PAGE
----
As a woman, the pressure is doubled, she says. “We’re not doing these holidays with my brother, but [in the immediate family] the holidays that are happening are through me—the Jewishness is through me. Who makes sure the son in Chicago gets the menorah for Hannukah? It’s the Jewish mother.”

Rachel, a professional in her 30s, said she feels the double pressure of being a woman and being Jewish. In her case, several of her siblings are estranged from each other, and she is the only one who speaks to everyone. She talks about the value of loyalty as being imbued in her in a particularly Jewish and female way from an early age. “My grandmother was a mean woman. Even at the end she was mean,” she says. “Yet we would have holiday dinner as a family at home and then go to the hospital to visit her, even though she wasn’t nice. I took that lesson, that you hold the relationship even when that person is difficult.”

But her brothers, several of whom don’t speak to each other, didn’t seem to take their mother’s advice as much to heart. “When I was a child, my mother told me, ‘If you want a relationship with your brothers when you’re older, you’re going to have to get along with their wives’, and I’ve tried really hard,” she says. This kind of exhortation, she recalls, goes hand in hand with her brothers’ not having had to clean up after dinner when she did. The physical and the emotional labor were both on her.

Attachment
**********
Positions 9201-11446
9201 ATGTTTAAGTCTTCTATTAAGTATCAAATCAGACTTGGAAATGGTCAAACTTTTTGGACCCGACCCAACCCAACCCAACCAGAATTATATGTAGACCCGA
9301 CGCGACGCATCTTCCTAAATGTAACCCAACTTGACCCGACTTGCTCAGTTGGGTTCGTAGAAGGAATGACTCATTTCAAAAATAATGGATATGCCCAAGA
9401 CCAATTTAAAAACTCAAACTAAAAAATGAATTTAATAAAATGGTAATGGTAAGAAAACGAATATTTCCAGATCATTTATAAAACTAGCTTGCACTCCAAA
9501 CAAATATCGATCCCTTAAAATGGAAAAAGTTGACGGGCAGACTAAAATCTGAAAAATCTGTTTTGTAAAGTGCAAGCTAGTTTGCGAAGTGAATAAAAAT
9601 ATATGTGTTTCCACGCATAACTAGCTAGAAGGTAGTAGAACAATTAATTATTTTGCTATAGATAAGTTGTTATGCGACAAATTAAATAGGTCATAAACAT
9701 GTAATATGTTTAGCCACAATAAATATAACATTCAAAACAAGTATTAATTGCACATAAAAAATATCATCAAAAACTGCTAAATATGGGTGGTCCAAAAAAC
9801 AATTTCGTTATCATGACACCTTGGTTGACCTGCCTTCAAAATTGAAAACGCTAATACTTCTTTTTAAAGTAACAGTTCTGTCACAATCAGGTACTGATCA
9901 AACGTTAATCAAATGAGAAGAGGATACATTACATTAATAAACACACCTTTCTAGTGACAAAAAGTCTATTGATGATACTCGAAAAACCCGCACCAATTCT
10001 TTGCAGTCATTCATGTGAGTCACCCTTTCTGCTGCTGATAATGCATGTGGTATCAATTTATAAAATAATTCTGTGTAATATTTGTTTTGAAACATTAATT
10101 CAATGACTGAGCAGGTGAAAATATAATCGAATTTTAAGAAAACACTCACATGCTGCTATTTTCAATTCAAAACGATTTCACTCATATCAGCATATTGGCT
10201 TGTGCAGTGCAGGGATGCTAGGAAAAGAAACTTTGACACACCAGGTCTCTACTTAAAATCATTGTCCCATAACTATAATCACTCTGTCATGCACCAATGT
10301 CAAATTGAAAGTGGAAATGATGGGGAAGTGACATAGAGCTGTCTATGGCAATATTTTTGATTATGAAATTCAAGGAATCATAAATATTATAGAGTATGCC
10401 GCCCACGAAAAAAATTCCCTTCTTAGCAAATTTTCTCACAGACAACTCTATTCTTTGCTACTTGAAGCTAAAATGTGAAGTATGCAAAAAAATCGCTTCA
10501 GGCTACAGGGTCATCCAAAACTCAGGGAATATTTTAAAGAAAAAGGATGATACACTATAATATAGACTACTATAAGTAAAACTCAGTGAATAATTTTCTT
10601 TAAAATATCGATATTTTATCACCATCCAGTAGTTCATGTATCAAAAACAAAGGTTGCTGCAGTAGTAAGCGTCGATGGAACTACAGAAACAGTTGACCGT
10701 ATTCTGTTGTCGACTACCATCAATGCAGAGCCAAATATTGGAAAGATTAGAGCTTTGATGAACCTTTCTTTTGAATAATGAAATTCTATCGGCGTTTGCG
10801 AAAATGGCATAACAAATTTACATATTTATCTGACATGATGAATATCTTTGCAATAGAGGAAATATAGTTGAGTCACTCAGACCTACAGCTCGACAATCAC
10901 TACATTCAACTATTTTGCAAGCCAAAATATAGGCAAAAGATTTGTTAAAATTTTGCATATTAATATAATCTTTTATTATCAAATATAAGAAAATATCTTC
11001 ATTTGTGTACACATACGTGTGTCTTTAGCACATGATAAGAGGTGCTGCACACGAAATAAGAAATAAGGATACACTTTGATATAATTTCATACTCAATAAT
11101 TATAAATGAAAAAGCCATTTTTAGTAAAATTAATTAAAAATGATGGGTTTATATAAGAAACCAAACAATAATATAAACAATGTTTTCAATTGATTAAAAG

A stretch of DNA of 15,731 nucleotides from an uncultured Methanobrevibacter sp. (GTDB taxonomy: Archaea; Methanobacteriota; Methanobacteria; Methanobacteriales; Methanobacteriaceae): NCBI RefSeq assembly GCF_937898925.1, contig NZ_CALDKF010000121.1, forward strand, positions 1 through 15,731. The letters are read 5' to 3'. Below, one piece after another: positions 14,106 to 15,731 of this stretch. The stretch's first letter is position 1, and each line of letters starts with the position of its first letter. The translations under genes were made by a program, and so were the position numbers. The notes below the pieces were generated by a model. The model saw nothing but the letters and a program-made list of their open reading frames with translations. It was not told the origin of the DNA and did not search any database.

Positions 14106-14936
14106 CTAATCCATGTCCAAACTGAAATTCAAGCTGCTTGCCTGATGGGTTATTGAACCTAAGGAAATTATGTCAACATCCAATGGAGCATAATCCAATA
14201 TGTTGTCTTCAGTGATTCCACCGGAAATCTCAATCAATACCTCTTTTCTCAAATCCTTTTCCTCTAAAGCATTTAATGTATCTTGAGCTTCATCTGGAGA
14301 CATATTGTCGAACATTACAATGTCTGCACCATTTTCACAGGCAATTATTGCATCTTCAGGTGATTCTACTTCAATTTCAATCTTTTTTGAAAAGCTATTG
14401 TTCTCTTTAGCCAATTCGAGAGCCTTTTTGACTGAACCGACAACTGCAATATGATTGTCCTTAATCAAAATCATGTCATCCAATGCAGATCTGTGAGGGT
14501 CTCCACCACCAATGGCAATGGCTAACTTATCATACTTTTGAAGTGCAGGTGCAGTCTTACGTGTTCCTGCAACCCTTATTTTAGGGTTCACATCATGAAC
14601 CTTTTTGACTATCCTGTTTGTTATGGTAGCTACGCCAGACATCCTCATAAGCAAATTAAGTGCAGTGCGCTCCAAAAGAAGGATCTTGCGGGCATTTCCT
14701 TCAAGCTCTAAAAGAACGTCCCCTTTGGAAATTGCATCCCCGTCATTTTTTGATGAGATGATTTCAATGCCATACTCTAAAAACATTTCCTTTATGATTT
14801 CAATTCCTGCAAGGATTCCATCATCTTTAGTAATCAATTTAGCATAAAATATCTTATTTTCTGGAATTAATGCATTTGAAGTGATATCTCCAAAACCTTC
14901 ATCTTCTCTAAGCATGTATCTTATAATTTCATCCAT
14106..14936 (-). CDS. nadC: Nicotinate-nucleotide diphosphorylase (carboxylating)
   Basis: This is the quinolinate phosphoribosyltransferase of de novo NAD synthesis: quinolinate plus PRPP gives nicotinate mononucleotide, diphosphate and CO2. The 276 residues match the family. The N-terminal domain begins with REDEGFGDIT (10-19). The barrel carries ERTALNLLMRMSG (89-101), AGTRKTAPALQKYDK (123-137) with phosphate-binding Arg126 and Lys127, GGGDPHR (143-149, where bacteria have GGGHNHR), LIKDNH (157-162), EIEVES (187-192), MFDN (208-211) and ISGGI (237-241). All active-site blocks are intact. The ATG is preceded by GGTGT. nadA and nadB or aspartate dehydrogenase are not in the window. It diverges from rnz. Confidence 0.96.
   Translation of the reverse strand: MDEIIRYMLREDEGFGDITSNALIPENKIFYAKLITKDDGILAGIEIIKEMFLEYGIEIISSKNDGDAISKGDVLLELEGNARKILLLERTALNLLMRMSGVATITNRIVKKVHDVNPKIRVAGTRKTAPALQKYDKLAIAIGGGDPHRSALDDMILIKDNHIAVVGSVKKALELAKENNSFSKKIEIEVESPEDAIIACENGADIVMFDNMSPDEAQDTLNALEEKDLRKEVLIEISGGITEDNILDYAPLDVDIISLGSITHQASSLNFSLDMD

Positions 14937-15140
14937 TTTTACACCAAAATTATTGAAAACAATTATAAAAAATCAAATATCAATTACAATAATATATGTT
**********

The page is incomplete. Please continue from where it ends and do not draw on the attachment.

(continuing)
The ways feminists talk about gendered expectations sneaking in—be nice, smooth things over, don’t speak up—compound the Jewish communal pressure to be the person who carries the family forward. This pressure, both physical (bearing children is but one example) and social (hosting holidays, making the congratulatory or consoling phone calls), can be very fraught for women in fractured families. “Women are socialized to put our own feelings last,” says Harriet Brown. “You’re expected to get along.”

For Jessica Berger Gross, who stopped speaking to her parents a few years ago, these gendered expectation both made her experience worse and haunted her once she had separated herself. “My mother always said ‘A son is a son until he takes a wife, a daughter is a daughter for life’, and I didn’t do that,” she says.


The consequences of such fractures can be both small and vast, from nagging guilt to extra caretaking work to the effective loss of entire groups of relatives. And it doesn’t matter if the split has been chosen by or is imposed upon on a woman.